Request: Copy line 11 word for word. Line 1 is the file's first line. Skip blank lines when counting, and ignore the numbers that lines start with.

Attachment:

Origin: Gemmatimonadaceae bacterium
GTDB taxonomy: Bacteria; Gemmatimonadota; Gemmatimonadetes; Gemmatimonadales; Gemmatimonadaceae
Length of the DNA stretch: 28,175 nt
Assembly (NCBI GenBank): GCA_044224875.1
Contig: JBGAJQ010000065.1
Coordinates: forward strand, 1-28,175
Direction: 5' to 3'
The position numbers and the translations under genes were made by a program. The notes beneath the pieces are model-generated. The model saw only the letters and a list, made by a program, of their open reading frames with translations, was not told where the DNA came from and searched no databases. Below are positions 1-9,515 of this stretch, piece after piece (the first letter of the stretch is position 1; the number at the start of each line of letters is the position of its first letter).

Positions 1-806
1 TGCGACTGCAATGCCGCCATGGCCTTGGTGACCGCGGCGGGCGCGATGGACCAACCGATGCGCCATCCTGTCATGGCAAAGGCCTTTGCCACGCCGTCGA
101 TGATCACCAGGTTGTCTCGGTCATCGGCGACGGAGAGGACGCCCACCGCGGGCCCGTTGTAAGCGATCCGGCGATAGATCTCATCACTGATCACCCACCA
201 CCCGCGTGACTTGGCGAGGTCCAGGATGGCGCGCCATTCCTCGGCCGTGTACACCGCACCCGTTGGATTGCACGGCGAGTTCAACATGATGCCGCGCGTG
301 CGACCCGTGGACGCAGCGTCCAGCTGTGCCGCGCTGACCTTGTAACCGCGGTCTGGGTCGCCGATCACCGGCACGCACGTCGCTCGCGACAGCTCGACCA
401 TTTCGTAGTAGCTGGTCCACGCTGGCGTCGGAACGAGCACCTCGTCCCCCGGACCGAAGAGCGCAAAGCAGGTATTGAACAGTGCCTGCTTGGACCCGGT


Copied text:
101 TGATCACCAGGTTGTCTCGGTCATCGGCGACGGAGAGGACGCCCACCGCGGGCCCGTTGTAAGCGATCCGGCGATAGATCTCATCACTGATCACCCACCA